Verse 4. - Whereby are given unto us exceeding great and precious promises; rather, as in the Revised Version, whereby he hath granted unto us h is precious and exceeding great promises. Does the word "whereby" (δἰ ῶν, literally, "through which things") refer to the immediately preceding words, "glory and virtue"? or is its antecedent to be found in the more distant "all things which pertain unto life and godliness"? Both views are possible. God first granted unto us all things necessary for life and godliness; through those first gifts, duly used, he has granted unto us others more precious still. But it seems better to connect the relative with the nearer antecedent. It is through God's glory and virtue, through his glorious attributes and the energetic working of those attributes, that he has granted the promises. The verb (δεδώρηται) should be translated "hath granted," as in the preceding verse. The word for "promise" (ἐπάγγελμα) occurs elsewhere only in 2 Peter 3:13; it means the thing promised, not the act of promising. The order of the words, "exceeding great and precious," is differently given in the manuscripts; on the whole, that adopted by the Revised Version seems the best supported. The article with the first word (τὰ τίμια καὶ μέγιστα) has a possessive force, and is well rendered, "his precious promises." They are precious, because they will be certainly fulfilled in all their depth of blessed meaning, and because they are in part fulfilled at once (comp. Ephesians 1:13, 14, "In whom also after that ye believed, ye were sealed with that Holy Spirit of promise, which is the earnest of our inheritance"). The word "precious" reminds us of 1 Peter 1:7, 19; the resemblance with 1 Peter 2:7 is apparent only, in the Authorized Version, not in the Greek. That by these ye might be partakers of the Divine nature; literally, that through these (promises, i.e., through their fulfillment) ye may beeome partakers. It is true that the verb is aorist (γένησθε), but it does not follow that, might be" is the right translation, or that the writer regarded the participation as having already taken place (comp. John 12:36, "Believe in the light, that ye may be (ἵνα γένησθε) the children of light"). As Alford says, the aorist seems to imply "that the aim was not the procedure, but the completion, of that indicated; not the γίνεσθαι, the carrying on the process, but the γενέσθαι, its accomplishment." The end of God's gift is the complete accomplishment of his gracious purpose, but it is only by continual growth that the Christian attains at length to that accomplishment. St. Peter's words seem very bold; but they do not go beyond many other statements of Holy Scripture. At the beginning God said, "Let us make man in our image, after our likeness." St. Paul tells us that believers are now "changed into the same image from glory to glory" (2 Corinthians 3:18; comp. also 1 Corinthians 11:7; Ephesians 4:24; Colossians 3:10; Romans 8:29; 1 Corinthians 15:49, etc.). Christians, born of God (John 1:13; 1 Peter 1:23), are made "partakers of Christ" (Hebrews 3:14), "partakers of the Holy Ghost" (Hebrews 6:4). Christ prayed for us that we might be "made perfect in one" with himself who is one with God the Father, through the indwelling presence of the Holy Ghost the Comforter (John 17:20-23; John 14:16, 17, 23). The second person is used to imply that the promises made to all Christians (unto us) belong to those whom St. Peter now addresses. Having escaped the corruption that is in the world through lust; literally, having escaped from the corruption that is in the world in lust. These words express the negative side of the Christian life, the former clause describing its active and positive side. God's precious promises realized in the soul enable the Christian to become partakers of the Divine nature, and to escape from corruption; the two aspects of the Christian life must go on simultaneously; each implies and requires the other. Bengel says, "Haec fuga non tam ut officium nostrum, quam ut beneficium divinum, communionem cum Deo comitans, hoc loco ponitur." The verb used here (ἀποφεύγειν) occurs in the New Testament only in this Epistle. It reminds us of St. Paul's words in Romans 8:21, "The creature itself also shall be delivered from the bondage of corruption." The corruption or destruction (for the Word φθορά has both those meanings) from which we must escape has its seat and power in lust; working secretly in the lusts of men's wicked hearts, it manifests its evil presence in the world (comp. Genesis 6:12; 1 John 2:16).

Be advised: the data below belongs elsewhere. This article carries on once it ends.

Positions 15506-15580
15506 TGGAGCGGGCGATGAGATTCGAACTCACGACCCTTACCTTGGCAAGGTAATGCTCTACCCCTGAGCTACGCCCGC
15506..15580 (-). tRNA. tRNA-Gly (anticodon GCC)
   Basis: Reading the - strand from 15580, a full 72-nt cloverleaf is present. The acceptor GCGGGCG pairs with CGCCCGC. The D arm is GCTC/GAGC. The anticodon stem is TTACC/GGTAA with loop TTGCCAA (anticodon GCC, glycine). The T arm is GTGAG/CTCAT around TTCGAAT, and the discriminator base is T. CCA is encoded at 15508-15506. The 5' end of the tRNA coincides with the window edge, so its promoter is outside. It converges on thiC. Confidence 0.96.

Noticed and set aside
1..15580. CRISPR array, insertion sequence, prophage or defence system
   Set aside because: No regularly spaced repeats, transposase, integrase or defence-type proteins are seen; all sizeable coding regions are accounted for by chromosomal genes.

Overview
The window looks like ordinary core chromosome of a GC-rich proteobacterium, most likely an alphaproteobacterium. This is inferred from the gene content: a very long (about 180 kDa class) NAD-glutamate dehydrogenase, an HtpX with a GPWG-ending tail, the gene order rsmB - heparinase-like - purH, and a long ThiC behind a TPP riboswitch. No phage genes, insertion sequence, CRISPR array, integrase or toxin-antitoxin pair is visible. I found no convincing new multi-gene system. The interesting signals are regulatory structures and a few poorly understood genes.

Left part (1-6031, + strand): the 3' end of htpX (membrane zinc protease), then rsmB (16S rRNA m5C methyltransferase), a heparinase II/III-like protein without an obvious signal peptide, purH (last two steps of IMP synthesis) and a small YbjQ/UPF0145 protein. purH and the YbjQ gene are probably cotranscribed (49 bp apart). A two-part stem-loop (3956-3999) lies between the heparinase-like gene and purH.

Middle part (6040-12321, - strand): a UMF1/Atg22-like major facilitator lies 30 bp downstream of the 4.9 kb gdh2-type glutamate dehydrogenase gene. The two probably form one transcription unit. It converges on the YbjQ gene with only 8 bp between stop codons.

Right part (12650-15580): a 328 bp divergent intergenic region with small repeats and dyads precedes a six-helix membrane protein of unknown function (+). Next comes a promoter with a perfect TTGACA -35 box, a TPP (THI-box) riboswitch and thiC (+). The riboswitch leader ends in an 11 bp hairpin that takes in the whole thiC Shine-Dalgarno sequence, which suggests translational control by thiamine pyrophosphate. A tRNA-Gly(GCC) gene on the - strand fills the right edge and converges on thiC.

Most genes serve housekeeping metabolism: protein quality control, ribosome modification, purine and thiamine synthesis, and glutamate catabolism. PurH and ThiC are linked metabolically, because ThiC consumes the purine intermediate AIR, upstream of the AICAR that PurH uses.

Gill's Exposition of the Entire Bible